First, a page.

Written by: Paul Gleason
At 10:45 PM on June 8, 2013, The Stranglers attacked the stage of Chicago’s Cobra Lounge with all the purpose and menace that indicated what those of us gathered before the tiny stage in an excited heap knew already – namely, that the legendary quartet was just as thrilled as we were that they were touring America after an absence of over twenty years.
Black-clad, inspired, and looking every inch the legends they are, The Stranglers proceeded to launch into an energetic set of fast-paced, punk-inspired rock and roll. The guys never let up and played almost 90 minutes of powerful music that took over your body and made it impossible not to move to the riffs and rhythms.
Guitarist-singer Baz Warne – who’s been with the Stranglers for 13 years now – fronted the band, taking the lead vocals founding member Hugh Cornwell used to sing. His between-song banter exuded positivity, humor, and goodwill. At one point, as he and bassist-singer JJ Burnel (an original member of the band and, if truth be told, their driving source) grabbed towels and mopped off each other’s sweaty pates, they made their brotherhood at the front of the stage obvious to all.
Warne provided other endearing moments. He held up a sign proclaiming “Blackhawks Win,” when the Chicago-based NHL franchise defeated the Los Angeles Kings to advance to the Stanley Cup Finals. And he surprised us all when, at one point, he stepped off the stage to perform among the audience.
But Warne’s singing and guitar playing were what we were all there to see, and he excelled at both, burning up the stage with jaw-dropping renditions of Stranglers’ classics new and old. As he sang and riffed on “(Get a Grip) Grip (On Yourself),” “Peaches,” “Burning Up Time,” and “Nuclear Device,” The Stranglers reminded their fans both of the utter innovation of the Rattus Norvegicus, No More Heroes, and The Raven LPs while simultaneously convincing them that these songs retain a powerful verve that make them timeless in their live incarnation. And when Warne stepped up to the mic to handle “Mercury Rising” – the single from Giants, the band’s most recent record – the vigor just didn’t let up.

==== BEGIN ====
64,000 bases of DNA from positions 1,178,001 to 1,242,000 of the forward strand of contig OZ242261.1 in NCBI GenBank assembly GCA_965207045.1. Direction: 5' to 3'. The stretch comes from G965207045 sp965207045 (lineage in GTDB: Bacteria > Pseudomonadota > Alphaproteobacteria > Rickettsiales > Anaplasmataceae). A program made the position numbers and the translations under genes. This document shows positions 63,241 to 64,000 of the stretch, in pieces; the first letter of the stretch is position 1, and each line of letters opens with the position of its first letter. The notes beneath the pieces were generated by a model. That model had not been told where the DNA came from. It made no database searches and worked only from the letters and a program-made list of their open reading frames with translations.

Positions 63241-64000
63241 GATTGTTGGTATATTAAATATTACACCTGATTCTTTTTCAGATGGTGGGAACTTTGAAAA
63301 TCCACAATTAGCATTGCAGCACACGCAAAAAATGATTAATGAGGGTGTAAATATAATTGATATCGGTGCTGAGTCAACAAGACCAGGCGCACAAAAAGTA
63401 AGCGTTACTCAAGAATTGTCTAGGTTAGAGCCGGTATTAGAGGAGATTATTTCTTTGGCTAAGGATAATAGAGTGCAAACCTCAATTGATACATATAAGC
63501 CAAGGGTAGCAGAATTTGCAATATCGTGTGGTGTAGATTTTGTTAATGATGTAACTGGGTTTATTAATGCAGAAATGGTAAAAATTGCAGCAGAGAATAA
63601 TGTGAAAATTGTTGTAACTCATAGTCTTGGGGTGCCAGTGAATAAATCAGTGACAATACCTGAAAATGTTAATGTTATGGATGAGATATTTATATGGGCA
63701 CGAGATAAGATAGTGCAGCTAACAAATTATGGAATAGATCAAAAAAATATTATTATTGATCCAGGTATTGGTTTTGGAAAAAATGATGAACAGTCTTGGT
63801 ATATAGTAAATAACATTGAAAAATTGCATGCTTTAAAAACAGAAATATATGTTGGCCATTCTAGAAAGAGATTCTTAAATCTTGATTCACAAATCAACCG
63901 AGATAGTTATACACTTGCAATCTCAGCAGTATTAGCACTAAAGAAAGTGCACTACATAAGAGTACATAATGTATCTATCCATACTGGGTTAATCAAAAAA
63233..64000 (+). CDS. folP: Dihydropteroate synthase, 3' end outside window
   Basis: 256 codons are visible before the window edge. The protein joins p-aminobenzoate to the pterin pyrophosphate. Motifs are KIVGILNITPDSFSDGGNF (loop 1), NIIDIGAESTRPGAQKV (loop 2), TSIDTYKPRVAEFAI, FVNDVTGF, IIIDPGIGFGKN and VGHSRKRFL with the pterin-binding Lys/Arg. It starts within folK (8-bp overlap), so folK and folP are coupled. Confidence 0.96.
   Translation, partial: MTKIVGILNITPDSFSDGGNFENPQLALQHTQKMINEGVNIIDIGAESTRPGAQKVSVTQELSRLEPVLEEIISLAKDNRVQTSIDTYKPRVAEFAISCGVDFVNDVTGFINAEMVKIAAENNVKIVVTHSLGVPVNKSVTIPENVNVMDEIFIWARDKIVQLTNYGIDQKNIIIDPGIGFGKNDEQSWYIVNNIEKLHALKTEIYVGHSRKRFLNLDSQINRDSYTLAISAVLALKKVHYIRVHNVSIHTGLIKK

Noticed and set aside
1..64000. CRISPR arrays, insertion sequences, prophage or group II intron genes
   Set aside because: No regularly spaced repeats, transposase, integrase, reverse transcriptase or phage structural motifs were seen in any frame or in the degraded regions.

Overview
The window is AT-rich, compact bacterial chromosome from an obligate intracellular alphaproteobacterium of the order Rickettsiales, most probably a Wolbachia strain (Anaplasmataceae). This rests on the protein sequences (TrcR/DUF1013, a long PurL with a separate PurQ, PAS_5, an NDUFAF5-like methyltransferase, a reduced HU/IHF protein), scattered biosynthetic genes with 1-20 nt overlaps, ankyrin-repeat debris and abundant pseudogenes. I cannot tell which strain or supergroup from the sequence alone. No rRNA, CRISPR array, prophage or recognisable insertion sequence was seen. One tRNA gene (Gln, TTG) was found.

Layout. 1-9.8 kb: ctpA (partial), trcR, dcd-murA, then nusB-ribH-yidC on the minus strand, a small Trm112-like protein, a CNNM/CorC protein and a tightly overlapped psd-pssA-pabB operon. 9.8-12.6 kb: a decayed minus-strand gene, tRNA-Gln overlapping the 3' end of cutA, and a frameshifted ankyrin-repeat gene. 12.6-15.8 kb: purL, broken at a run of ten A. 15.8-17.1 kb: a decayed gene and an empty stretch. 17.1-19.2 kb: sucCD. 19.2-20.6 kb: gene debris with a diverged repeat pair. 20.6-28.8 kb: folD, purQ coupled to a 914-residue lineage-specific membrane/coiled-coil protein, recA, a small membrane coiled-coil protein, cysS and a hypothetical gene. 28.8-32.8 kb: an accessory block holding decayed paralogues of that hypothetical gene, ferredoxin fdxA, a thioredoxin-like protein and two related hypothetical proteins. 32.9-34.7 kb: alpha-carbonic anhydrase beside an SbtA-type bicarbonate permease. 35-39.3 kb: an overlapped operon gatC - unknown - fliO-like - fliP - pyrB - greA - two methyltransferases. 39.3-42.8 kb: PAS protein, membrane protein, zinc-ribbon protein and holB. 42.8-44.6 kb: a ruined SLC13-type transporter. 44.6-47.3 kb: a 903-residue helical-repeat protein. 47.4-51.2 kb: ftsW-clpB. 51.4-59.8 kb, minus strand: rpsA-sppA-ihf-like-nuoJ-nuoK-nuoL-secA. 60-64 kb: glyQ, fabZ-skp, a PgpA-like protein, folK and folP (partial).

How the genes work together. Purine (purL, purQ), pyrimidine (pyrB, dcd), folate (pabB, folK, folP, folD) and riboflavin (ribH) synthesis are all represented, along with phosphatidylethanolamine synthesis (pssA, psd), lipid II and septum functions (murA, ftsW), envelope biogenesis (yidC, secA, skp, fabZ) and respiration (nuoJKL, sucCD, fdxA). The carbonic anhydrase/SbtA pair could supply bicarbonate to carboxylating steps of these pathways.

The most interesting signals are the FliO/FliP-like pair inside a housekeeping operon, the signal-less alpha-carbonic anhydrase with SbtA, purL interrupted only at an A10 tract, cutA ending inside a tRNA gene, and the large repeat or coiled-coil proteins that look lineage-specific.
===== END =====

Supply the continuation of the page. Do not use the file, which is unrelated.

Burnel sang fewer songs than I expected, but his melodic bass playing, unsurprisingly, was on the money all night. And when he took the occasional lead vocal – as he did on “Freedom Is Insane” – he revealed what we Stranglers’ freaks know and love about his intelligence and musicianship.
Keyboardist Dave Greenfield is still the Yoda of his instrument, and he proved yet again that he’s one of the best and most underrated players on the planet. It’s silly and ineffective to focus on individual songs when discussing Greenfield because he turned every number into a veritable punk rock symphony. His playing was so wizardly that once in a while he drank from whatever filled his plastic red cup as he played some of the most complex keyboard parts I’d ever heard.
By the time The Stranglers got to “No More Heroes” – what could be their greatest song – at the end of the show, they’d convinced everyone at the Cobra that they’re not only a legendary band of yesterday but also one of the best bands of today. Every note that they played would have made their ailing and absent drummer Jet Black – the man whom Burnel has christened “the soul of The Stranglers” – beam with pride.